Job Enlargement and Enrichment
Job enrichment is a managerial concept that involves redesigning job tasks so that an employee has more tasks usually reserved for higher-level employees. The re-designing of the job description often involves removing repetitive tasks and providing tasks that are more challenging to the employees. The premise behind this concept is that the new high-level tasks as well as the flexibility granted in undertaking them will motivate the self-driven employees to work even harder.
Job enrichment brings about job satisfaction in the employees thereby increasing their productivity. Employees generally feel like they are making a meaningful contribution in the workplace and that the superiors and fellow co-workers appreciate their presence when they are assigned these special tasks. By removing the feeling of repetitiveness, job enrichment also opens gateways for increased productivity.
On the other hand, job enlargement refers to simply increasing the number of tasks that employees need to carry out without changing the challenging aspect of the job. Job enlargement increases job satisfaction by giving the employee more work to undertake. It also provides motivation and job satisfaction by reversing the tendency towards specialization in the workplace.
However, job enlargement is seen to be less effective in increasing job satisfaction in employees as compared to job enrichment. The job enrichment method is seen as a vertical restructuring measure while the job enlargement is seen as a horizontal restructuring measure. Job enrichment involves increasing the employees’ control, autonomy, and authority over projects while job enlargement primarily focuses on increasing the employees’ tasks without affecting these core components of job structure. Enriching a person’s job is a demonstration of respect for the employee and shows that the employer is interested in the professional growth of the employee. In return, the employee will work harder, be more loyal and dedicated to the company, and ensure that his productivity levels are constantly impressive.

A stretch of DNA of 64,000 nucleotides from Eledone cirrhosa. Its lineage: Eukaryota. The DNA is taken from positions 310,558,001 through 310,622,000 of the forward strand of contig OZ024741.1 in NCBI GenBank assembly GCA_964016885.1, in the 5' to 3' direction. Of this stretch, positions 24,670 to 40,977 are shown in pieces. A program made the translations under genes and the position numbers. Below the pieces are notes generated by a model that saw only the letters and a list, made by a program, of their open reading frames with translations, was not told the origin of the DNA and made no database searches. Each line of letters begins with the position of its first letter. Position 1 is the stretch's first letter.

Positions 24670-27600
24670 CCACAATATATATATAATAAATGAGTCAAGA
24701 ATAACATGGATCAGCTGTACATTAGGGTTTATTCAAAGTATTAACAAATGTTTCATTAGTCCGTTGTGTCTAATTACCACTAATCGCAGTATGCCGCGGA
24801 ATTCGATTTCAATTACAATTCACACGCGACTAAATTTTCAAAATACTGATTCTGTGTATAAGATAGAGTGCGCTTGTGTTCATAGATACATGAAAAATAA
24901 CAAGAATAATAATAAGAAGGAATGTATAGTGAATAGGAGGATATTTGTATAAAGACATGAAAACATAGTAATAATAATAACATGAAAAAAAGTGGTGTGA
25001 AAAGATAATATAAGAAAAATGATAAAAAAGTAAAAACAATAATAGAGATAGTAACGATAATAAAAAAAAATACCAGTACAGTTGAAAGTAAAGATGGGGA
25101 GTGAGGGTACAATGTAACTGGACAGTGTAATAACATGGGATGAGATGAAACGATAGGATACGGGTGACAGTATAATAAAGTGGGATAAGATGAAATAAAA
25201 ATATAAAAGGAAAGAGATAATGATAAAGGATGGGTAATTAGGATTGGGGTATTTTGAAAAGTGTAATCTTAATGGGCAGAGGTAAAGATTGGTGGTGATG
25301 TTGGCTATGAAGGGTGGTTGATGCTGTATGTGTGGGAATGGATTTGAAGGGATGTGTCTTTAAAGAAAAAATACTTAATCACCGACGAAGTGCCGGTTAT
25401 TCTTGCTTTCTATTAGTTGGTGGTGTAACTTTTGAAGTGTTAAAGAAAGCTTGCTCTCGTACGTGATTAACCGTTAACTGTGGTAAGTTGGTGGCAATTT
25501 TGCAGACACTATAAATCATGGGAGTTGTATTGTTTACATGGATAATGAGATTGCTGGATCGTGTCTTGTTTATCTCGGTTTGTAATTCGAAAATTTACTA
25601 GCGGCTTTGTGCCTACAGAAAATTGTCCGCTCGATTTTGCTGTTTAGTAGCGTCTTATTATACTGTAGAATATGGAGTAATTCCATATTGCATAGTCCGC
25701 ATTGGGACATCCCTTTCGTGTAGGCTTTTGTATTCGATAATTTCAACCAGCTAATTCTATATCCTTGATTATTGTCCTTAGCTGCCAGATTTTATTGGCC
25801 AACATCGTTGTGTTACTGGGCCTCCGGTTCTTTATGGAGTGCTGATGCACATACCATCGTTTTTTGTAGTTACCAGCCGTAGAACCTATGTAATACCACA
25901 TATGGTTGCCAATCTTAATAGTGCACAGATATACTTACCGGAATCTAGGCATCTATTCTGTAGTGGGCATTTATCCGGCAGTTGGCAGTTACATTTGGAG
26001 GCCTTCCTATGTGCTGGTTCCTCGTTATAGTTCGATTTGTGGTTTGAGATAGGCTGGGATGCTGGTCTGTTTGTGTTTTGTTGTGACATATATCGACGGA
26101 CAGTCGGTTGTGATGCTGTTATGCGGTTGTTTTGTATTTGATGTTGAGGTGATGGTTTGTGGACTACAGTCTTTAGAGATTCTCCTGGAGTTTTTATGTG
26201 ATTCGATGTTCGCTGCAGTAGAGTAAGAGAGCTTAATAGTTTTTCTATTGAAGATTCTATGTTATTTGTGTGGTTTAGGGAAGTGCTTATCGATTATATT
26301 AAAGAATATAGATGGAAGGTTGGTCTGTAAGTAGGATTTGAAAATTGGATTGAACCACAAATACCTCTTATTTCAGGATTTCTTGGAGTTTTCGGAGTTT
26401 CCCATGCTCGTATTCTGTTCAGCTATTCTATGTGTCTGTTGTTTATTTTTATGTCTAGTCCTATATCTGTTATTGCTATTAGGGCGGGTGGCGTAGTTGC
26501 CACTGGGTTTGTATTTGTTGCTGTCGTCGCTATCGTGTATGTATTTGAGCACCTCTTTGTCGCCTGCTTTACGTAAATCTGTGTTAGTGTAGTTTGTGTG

I have had first-hand experience with the benefits of job enrichment in a work setting. After three months of working as a waitress at the local pizza restaurant, I was informed that I would be taking stock at the end of every work day. The employer had given me extra responsibility around the restaurant and it made me feel proud about the work I was doing. I had not realized that my superiors were noticing my work until I received the additional responsibilities. Taking stock was a big step in the restaurant as most of the other individuals who had previously been assigned the role had been promoted to restaurant managers within a year in the restaurant. I was more dedicated to my work as a result and ensured that I did everything perfectly so as not to disappoint my employer.
Job enrichment is recommended in situations where the company has highly motivated workers who are self-driven and are constantly looking for new challenges. The technique is also recommended when the company wants to retain top talent especially if the company has invested time and effort in the training of these individuals. Job enrichment can be instrumental in reducing employee turnover as well as increasing innovation in the company as a result of the employees’ commitment to the organization (Wall, Wood, & Leach, 2004).
Job enlargement is applicable when the organization deems it necessary to improve the skill set of a number of employees. In addition, it is seen as a cost reduction measure for the short term by reducing the number of employees, as a small number can be able to carry out all the tasks required in the company. The employees gain a wider range of experience and are able to carry out more tasks thereby eradicating the need for more employees to be hired into the company.
Wall, T.D., Wood, S., Leach, D. (2004). Empowerment and performance. International Review of Industrial and Organizational Psychology, 19 (8).